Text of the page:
If You Want to be Successful in SLED, the Right Contracts Are a Must

By Rachel Eckert, SLED Manager

State and local governments buy a wide variety of goods and services – from food stuffs and linens to police radios and technology. They also buy large volumes of goods and services, which could present a financial risk if they’re not purchased from a reputable source at a fair price. That’s why competitively bid contracts are essential to both government and vendors.

Government Benefits From Competitively Bid Contracts

To guarantee that the state or local government is getting the best value and a fair price, state and local governments leverage a competitive process to determine the vendor(s) who best meet this criteria. This competitive process results in one or more awarded contracts that specify what the government may purchase, from whom they can purchase and a guaranteed maximum price. This reduces the overall risk for the government – something extremely important to ensure their continued ability to serve their citizens.

Vendors Also Win With Competitively Bid Contracts

The benefits for government might seem to outweigh the benefits to vendors. However, this competitive contracting process has benefits for vendors as well. The contracts also lower the financial and legal risks to the vendors through the contract negotiation process that clearly outlines the terms and conditions for engaging with the state or local government.

For technology contracts, they clearly specify the types of technology or services that are available and through whom they may be acquired. In many cases, they allow for the use of pre-identified partners in addition to the contract holder. So, for vendors, these state and local contracts clearly identify their routes to market and can set their sales in motion.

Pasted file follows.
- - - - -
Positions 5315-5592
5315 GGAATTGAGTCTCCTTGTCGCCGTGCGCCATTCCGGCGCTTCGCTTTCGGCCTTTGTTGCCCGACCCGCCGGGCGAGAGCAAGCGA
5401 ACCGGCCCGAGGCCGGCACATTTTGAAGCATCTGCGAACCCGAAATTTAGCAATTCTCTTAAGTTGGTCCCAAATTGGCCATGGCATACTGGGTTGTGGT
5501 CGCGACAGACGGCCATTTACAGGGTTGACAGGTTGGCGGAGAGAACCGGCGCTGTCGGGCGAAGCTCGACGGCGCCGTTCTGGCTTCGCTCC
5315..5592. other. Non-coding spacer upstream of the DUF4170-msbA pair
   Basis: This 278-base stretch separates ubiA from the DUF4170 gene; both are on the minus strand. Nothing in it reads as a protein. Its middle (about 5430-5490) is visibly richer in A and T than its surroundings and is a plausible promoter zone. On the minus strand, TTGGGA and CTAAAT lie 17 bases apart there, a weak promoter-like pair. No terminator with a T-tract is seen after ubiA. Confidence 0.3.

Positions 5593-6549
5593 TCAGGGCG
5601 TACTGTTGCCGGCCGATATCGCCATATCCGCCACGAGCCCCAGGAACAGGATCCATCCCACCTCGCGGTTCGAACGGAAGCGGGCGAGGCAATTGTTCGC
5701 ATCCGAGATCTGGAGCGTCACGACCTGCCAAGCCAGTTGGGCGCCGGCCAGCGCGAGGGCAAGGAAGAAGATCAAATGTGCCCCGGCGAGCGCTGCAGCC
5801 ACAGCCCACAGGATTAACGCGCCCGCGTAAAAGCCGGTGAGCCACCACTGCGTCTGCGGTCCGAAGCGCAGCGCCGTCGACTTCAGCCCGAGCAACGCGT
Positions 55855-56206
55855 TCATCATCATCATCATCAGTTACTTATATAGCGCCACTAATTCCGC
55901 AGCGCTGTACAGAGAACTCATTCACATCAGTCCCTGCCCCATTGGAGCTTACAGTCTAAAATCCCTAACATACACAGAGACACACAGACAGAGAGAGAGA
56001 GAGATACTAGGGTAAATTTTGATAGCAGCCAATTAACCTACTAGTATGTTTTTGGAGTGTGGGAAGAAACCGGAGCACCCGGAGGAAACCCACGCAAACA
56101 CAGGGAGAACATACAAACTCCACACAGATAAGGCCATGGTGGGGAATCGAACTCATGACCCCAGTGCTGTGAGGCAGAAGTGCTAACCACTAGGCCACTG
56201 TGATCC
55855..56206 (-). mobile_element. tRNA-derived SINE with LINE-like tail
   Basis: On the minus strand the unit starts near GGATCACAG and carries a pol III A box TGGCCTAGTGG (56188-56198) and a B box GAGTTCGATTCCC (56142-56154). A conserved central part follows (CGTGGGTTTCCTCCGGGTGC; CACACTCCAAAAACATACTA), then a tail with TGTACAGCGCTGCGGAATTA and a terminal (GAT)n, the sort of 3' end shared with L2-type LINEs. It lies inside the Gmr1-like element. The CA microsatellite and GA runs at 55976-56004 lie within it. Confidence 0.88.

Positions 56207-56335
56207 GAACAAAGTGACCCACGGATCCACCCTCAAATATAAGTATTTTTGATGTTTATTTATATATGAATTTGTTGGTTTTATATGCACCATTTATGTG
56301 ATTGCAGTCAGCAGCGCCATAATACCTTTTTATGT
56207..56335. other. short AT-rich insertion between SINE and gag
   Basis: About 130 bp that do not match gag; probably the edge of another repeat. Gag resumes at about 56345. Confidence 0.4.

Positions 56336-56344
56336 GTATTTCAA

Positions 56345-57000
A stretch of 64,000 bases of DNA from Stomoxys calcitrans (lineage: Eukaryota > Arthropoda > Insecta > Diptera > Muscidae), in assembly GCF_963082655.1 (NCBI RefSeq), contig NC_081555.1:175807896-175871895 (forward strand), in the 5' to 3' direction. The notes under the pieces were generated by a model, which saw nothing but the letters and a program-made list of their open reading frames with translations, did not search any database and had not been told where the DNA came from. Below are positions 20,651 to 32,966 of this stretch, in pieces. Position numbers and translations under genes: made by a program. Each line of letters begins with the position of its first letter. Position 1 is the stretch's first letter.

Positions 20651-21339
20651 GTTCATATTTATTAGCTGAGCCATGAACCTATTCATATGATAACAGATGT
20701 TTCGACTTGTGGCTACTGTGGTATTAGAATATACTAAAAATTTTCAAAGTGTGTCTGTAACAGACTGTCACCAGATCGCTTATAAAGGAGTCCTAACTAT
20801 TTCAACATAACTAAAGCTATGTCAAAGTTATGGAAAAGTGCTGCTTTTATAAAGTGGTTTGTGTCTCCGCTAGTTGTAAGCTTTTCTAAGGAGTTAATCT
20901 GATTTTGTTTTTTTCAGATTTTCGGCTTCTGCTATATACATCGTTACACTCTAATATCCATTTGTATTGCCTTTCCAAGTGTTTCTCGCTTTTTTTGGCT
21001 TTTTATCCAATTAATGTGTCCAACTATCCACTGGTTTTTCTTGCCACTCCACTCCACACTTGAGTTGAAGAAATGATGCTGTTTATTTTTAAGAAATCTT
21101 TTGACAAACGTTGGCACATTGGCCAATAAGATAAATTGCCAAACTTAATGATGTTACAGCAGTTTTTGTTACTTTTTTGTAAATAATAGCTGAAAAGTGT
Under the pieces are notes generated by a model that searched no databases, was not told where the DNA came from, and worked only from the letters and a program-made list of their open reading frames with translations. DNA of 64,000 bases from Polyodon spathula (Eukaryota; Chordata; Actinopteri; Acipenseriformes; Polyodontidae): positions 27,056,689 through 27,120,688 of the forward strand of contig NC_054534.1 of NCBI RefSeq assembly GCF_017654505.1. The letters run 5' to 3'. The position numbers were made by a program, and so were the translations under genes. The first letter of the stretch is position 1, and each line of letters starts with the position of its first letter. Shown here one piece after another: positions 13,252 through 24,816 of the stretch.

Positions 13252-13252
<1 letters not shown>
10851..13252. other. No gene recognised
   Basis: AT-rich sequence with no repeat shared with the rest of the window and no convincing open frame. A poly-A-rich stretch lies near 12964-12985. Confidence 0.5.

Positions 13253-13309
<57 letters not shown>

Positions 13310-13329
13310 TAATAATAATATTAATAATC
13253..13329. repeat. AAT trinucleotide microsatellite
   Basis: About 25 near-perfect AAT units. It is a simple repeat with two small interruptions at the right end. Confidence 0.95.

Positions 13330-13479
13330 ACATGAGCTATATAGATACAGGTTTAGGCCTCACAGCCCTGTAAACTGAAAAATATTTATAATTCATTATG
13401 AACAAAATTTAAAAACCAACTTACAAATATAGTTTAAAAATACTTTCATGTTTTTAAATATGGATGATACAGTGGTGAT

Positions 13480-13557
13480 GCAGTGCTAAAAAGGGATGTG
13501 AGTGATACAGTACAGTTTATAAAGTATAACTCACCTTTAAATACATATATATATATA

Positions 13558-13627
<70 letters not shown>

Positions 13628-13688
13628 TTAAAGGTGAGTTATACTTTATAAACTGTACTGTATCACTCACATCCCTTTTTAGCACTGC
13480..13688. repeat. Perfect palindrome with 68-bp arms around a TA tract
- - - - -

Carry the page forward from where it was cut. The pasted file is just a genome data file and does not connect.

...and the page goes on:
Honing Your Contract Strategy

Understanding the state and local contract ecosystem and determining which contracts to target takes the assistance of market research and development of a focused channel partner strategy. Here are three ways you can start:

  1. Understand your government target customer’s buying options and/or preferences. With such a large number of government entities, you can be sure that there many different ways in which government would prefer to acquire their goods and services. Researching the government customer’s historical purchases and procurement guidelines will give a good understanding of what contract option they would like to employ.
  2. Investigate the contract options. After the preferred contract option(s) have been identified, the next step is understanding how the contract(s) operate. What vendor(s) are on the contract, what types of products can be sold and what are the terms and conditions?
  3. Leverage your channel partners. This last piece can be the most critical. Make sure you are leveraging your existing channel of distribution and/or resellers to connect with the partner(s) who are on the contract you’re looking to use.

Contracts should be an important piece of your SLED growth strategy. Vendors need to ensure they have a means for potential customers to easily acquire their products and services before they expend sales cycles, only to discover they are not on the right contract.

 

immixGroup is intensely focused on providing our vendors and channel partners contract vehicles that target state, local and education customers in all 50 states. If you would like help understanding the contract landscape and finding the right contracts, reach out to the immixGroup Market Intelligence team.

To keep on top of SLED IT trends, subscribe to our Government Sales Insider blog.

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